Dropping Science On ‘Ferguson Truth’, Pt. I

I took a philosophy class in college called “Introduction to Logic”. It was all about syllogisms–you know, “If this, and that, then…”, that kind of thing. The “necessary, but not sufficient” stuff. You need to have certain ideas in place to make an argument, but they are not sufficient by themselves to reach the conclusion you wish to make.

The idea is to tighten up your thinking, your reasoning, so that when you posit an argument to someone else you have enough evidence or rational support for what you are saying. Often, we think we are saying one thing when we are actually communicating something else, or transmitting less than we thought we were. We believe we have made a sound argument while our logic is fallacious; we did not sufficiently support our case with the information we brought to the table, so to speak.

I was reflecting on this when I found a screenshot on my computer that I saved in early 2016 when I was running for Ferguson City Council the second time. The screengrab was of a letter circulated by a group calling itself “Ferguson Truth”. The letter was addressed to the Ferguson City Council. A member of the City Council died in January 2016, and the Council now had to decide on a replacement for the deceased. In the letter, “Ferguson Truth” advised the Council on the type of person who should take the spot opened by the death of Brian Fletcher, the former two-time mayor who topped me in Ward 2 in the all-important election of 2015.

“Ferguson Truth” was (is) an ad hoc committee founded by local resident Blake Ashby, who has political and financial ties to old-liners in the City. He stands to benefit from his connection to a firm that may be responsible for storing recorded video from Ferguson police body cameras. I’m not suggesting he will literally profit from it, but he and his cohorts could drum up business because of the arrangement.

Having run for the office the year before, and having received the most votes ever by a loser in a contested race, I officially applied to take Mr. Fletcher’s seat. A team of Council members interviewed me that February. They led me to believe that they were open to my candidacy, and that I had a fair shot to get it.

During this stage in the process “Ferguson Truth” sent the letter. It never mentioned me by name, but the thrust of the message was that the replacement for Fletcher should be someone who “loved” Ferguson. Without saying “Bob Hudgins hates Ferguson,” the letter strongly suggested that it would be a grave mistake to give the post to someone like me, a protester, or to me.

It developed that multiple constituencies arose to assert themselves in the process of deciding who should replace Fletcher, and for what reasons. One group, ostensibly stating “We should honor the result of the election,” but just as forcefully anti-Hudgins, (don’t try me!), said the Council should appoint someone whose views were as closely consonant with Fletcher’s as possible. That voice was a loud one which carried a lot of weight in the Council’s deliberations, as you shall see.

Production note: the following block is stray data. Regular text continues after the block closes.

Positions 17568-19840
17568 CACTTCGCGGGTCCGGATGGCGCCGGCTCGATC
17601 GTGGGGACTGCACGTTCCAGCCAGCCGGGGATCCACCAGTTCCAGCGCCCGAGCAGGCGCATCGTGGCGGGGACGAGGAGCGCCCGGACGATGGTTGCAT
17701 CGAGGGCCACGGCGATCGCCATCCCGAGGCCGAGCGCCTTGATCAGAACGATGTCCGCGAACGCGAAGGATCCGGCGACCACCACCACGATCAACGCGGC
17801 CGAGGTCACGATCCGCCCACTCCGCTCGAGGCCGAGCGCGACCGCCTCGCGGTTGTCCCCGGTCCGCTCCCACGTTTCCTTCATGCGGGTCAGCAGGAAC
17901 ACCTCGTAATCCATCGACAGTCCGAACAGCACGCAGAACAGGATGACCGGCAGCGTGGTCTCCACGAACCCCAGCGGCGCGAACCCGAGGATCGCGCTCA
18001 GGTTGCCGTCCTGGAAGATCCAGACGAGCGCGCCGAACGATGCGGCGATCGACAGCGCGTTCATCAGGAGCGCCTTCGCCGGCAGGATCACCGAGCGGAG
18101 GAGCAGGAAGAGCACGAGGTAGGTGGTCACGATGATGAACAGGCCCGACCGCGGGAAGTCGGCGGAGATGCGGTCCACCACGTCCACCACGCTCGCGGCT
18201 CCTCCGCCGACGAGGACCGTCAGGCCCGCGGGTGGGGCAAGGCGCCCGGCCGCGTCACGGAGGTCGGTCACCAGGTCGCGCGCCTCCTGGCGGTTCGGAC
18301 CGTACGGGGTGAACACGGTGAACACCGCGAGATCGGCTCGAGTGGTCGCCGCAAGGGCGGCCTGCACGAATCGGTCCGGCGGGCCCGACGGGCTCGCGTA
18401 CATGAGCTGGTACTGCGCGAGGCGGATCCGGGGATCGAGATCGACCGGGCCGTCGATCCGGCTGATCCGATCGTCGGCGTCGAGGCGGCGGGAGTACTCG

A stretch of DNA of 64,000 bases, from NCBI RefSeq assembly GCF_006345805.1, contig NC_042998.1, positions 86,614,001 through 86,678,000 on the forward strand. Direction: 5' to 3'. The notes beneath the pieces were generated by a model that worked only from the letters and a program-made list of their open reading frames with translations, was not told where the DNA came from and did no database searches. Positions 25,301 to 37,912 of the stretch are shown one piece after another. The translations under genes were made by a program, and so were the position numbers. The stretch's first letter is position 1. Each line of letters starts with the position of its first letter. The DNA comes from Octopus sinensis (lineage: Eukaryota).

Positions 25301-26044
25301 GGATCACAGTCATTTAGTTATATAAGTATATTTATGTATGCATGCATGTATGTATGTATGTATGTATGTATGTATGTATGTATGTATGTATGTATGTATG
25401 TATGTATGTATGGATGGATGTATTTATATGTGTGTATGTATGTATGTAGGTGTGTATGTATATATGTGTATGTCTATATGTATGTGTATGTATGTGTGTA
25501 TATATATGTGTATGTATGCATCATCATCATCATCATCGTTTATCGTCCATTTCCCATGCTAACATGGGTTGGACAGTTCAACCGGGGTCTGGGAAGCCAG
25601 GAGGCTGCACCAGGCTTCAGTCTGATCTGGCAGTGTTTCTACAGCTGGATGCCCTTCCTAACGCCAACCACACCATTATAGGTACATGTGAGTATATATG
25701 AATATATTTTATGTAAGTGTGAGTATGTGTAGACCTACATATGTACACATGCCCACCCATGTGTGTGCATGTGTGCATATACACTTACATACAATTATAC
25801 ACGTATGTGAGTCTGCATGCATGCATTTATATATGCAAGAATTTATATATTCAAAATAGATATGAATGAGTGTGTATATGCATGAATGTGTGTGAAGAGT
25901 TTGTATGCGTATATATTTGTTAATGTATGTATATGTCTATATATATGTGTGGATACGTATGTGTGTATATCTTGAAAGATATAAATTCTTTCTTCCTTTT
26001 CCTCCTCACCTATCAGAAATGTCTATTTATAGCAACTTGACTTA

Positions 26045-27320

Another group, which I fronted, said in light of my vote total, my work ethic, and the obvious need for change, my voters should be respected. I should get the seat. It would show my 636 voters that their efforts were rewarded; they could see results from this organic movement for change in Ferguson. We could begin to break up the old guard on the Ferguson City Council.

That’s not what the old guard wanted. They, (meaning Mayor Knowles, Ward 1 Councilman Mark Byrne, their many sympathizers, plus new Ward 3 Councilman Wesley Bell), had several constituencies to placate, and they had to think more strategically. The vote on the consent decree with the Department of Justice loomed, which would have lasting implications for policing and the courts in Ferguson, and the financing for such, for years to come. To the Council, it was a cover your ass moment. How could they solve the problem?

This is when the Council called in LaVerne Mitchom for an interview for the open seat. Mrs. Mitchom is an African-American woman who lives about a mile and a half northeast of me as the crow flies. She is 60ish. I had seen her at some protests and we had talked over the months. We were simpatico, but she was an incrementalist, a take it step-by-step type, where I was, admittedly, a firebrand anxious for a sudden power upheaval in Ferguson.

When the Council sized up LaVerne they saw that she was inclined to go along and adjudged that she would be malleable to Mayor Knowles’s designs. They found their Eureka Solution: We can get a Fletcher, and he’s a black woman! By selecting Mitchom, they solved two problems (they thought) in one fell swoop: They could present her to the African-American community as living evidence of substantive change in Ferguson, (and tipping their caps to my voters),  while simultaneously exchanging private high-fives with the establishment, who understood that Mitchom would be on their side when it counted.

This is a complete digression from whence I began, but I think you will see where I am taking this in Part II of “Dropping Science On Ferguson Truth”.

(I took the photo above. It is of a protest of the consent decree decision at the Ferguson Community Center in February, 2016.)

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